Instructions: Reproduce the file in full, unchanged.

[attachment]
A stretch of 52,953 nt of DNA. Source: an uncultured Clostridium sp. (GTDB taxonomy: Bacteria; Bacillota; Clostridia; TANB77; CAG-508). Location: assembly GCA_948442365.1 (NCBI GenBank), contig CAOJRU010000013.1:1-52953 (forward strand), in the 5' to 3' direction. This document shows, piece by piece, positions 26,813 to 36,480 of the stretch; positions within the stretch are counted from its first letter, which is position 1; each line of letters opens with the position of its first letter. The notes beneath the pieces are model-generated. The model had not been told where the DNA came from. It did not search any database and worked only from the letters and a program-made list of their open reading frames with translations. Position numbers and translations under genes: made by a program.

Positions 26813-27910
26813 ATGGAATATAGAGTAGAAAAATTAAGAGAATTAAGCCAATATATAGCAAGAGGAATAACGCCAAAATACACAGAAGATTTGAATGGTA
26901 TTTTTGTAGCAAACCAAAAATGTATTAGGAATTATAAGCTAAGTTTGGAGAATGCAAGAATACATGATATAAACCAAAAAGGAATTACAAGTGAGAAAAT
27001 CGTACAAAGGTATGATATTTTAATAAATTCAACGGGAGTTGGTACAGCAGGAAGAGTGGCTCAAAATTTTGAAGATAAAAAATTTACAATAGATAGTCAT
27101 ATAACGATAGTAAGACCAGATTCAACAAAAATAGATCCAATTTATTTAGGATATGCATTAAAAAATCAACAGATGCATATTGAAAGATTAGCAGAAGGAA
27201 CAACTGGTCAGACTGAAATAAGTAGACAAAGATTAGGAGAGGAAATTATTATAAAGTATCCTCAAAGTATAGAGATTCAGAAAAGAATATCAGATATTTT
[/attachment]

A stretch of 52,953 nt of DNA. Source: an uncultured Clostridium sp. (GTDB taxonomy: Bacteria; Bacillota; Clostridia; TANB77; CAG-508). Location: assembly GCA_948442365.1 (NCBI GenBank), contig CAOJRU010000013.1:1-52953 (forward strand), in the 5' to 3' direction. This document shows, piece by piece, positions 26,813 to 36,480 of the stretch; positions within the stretch are counted from its first letter, which is position 1; each line of letters opens with the position of its first letter. The notes beneath the pieces are model-generated. The model had not been told where the DNA came from. It did not search any database and worked only from the letters and a program-made list of their open reading frames with translations. Position numbers and translations under genes: made by a program.

Positions 26813-27910
26813 ATGGAATATAGAGTAGAAAAATTAAGAGAATTAAGCCAATATATAGCAAGAGGAATAACGCCAAAATACACAGAAGATTTGAATGGTA
26901 TTTTTGTAGCAAACCAAAAATGTATTAGGAATTATAAGCTAAGTTTGGAGAATGCAAGAATACATGATATAAACCAAAAAGGAATTACAAGTGAGAAAAT
27001 CGTACAAAGGTATGATATTTTAATAAATTCAACGGGAGTTGGTACAGCAGGAAGAGTGGCTCAAAATTTTGAAGATAAAAAATTTACAATAGATAGTCAT
27101 ATAACGATAGTAAGACCAGATTCAACAAAAATAGATCCAATTTATTTAGGATATGCATTAAAAAATCAACAGATGCATATTGAAAGATTAGCAGAAGGAA
27201 CAACTGGTCAGACTGAAATAAGTAGACAAAGATTAGGAGAGGAAATTATTATAAAGTATCCTCAAAGTATAGAGATTCAGAAAAGAATATCAGATATTTT